Danielle Steel: By the Book
NYTimes - about 2 years
The author, most recently, of “Blue” says Alex Haley was her mentor. “We both wrote late at night, and when my phone rang at 3 a.m., I always knew it was him, making sure I was working.”
Article Link:
 NYTimes article
Vanessa Traina Snow opens a shoppable apartment on Melrose Place
LATimes - over 2 years
Vanessa Traina Snow, designer muse and stylish daughter of novelist Danielle Steel, has brought her home-as-store concept Apartment by the Line to Los Angeles, two years after opening in New York City’s Soho. Now open on Melrose Place, the second-floor store takes the retail trend of curation to...
Article Link:
 LATimes article
'Lesbian Danielle Steel' K'Anne Meinel on Breaking the Rules
Huffington Post - over 2 years
Dubbed the "lesbian Danielle Steel" of her time, best-selling author K'Anne Meinel effortlessly straddles the line between in-demand author and facilitator of future female-led literary careers with her publishing house, Shadoe Publishing. Meinel's best-selling novella Sapphic Surfer currently ranks among the top sold in her nearly 12-year career behind the keyboard. In fact, this year Meinel is working with five interpreters to re-release Sapphic Surfer in German, French, Spanish, Portuguese and Japanese. The success of Sapphic Surfer spawned Meinel's Repersented, Lawyered and Malice. Lesbians around the globe have flocked to pick up her newest releases -- Small Town Angel and Blown Away. In total, Meinel has authored 73 novels, novellas and shorts and shows no signs of stopping. "I have at last count 165 books in various stages of completion on my laptop," she says. "This includes outlines, titles and nearly completed novels, novellas and shorts...it's a process. When they...
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 Huffington Post article
Danielle Steel on Bette Midler's 'Wind Beneath My Wings'
Wall Street Journal - almost 3 years
The best-selling novelist Danielle Steel on the way Bette Midler’s ‘Wind Beneath My Wings’ evokes memories of her son Nicholas.
Article Link:
 Wall Street Journal article
If Tom Perkins is wrong: Who IS our No. 1 celebrity?
San Francisco Chronicle - about 4 years
Tom Perkins has said a lot of unbelievable stuff lately. After we recovered from the shock of Perkins’ comparison of progressive animosity toward the 1 percent to the Nazi persecution of Jews, one of his less-outlandish statements in his controversial Wall Street Journal letter began to sink in. He called his ex-wife, author Danielle Steel, our “number one celebrity.” We suspect that’s wrong. In his pointed response to Perkins’ letter, Chronicle columnist C.W. Nevius offered a second opinion for our top star: Joe Montana. But is the former 49ers quarterback really deserving of the title? There are lots of other contenders from San Francisco and the rest of the Bay [...]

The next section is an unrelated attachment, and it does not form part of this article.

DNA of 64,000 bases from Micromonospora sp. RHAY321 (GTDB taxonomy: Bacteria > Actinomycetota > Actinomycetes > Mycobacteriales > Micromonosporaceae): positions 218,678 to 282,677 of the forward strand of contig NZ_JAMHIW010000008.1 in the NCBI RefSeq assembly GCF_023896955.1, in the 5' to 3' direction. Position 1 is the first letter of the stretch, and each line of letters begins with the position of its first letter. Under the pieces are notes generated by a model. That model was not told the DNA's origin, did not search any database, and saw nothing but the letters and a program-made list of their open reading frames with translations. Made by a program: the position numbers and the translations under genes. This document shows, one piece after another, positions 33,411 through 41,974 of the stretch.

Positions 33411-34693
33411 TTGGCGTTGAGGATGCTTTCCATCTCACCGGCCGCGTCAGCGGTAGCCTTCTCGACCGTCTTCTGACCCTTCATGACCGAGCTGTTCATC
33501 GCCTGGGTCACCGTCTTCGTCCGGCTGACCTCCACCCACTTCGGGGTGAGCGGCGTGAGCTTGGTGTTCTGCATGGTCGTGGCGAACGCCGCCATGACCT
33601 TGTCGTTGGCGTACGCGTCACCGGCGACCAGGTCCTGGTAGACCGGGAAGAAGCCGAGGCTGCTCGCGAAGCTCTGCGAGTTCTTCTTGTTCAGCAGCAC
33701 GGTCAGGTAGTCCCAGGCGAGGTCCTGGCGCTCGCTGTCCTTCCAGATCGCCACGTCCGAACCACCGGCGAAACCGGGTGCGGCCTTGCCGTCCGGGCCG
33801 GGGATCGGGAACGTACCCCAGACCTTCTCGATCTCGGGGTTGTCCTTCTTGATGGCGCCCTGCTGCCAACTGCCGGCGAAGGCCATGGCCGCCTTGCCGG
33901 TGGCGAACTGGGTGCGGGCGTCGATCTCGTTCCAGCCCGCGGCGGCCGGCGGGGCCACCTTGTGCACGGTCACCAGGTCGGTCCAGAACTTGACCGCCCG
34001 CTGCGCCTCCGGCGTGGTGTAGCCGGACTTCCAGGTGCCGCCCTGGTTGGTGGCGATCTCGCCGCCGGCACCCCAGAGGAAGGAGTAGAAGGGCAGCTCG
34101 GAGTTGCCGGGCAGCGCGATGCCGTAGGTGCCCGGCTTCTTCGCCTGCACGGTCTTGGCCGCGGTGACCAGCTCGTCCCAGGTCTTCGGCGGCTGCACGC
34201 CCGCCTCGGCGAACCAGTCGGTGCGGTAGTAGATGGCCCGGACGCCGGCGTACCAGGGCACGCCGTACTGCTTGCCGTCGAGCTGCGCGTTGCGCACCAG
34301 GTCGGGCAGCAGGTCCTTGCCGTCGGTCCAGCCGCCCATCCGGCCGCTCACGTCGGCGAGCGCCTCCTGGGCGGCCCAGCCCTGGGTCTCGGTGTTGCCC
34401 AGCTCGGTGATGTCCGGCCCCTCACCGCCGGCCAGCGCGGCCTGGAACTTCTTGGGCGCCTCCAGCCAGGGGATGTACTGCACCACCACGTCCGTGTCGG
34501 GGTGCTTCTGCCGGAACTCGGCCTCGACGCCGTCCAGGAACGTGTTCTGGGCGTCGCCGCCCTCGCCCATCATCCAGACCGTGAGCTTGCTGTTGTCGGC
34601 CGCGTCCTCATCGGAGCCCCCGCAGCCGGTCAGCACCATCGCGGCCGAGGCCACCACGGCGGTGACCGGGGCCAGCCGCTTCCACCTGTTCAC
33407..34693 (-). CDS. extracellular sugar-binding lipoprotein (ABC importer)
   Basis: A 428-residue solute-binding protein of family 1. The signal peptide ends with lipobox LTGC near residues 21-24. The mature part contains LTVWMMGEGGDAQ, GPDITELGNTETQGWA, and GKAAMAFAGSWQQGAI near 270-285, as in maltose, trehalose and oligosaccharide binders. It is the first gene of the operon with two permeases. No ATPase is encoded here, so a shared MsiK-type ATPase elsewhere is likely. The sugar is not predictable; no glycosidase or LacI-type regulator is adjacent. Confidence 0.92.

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 San Francisco Chronicle article
The Week to Week News Quiz for 1/31/14
Huffington Post - about 4 years
I am happy to report that the State of the News Quiz is healthy and the outlook is good, at least if you take our Week to Week News Quiz and test your knowledge of the week's happenings. Here are some random but real hints: He's hoping Jane Byrne isn't lurking around; if it worked for FDR and Lincoln, it should work for Obama; it's not Justin, but he'll benefit; and wax on, wax off. 1. Federal prosecutors this week announced plans to seek the death penalty against whom? a. Al-Qaeda leader Ayman al-Zawahiri b. NSA leaker Edward Snowden c. Boston Marathon bombing suspect Dzhokhar Tsarnaev d. "Goodfellas" mobster Vincent Asaro 2. Before an ice storm shut down Atlanta, what did Mayor Kasim Reed tweet? a. "Houston, we have a problem" b. "Atlanta, we are ready for the snow" c. "Where can I get some ice for my drink?" d. "I want to skate to work" 3. In his State of the Union speech on Tuesday, President Obama said he would do what to get around an obstructive Congress? a. Expand...
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 Huffington Post article
Wall Street Journal: Tom Perkins Was Right
Business Insider - about 4 years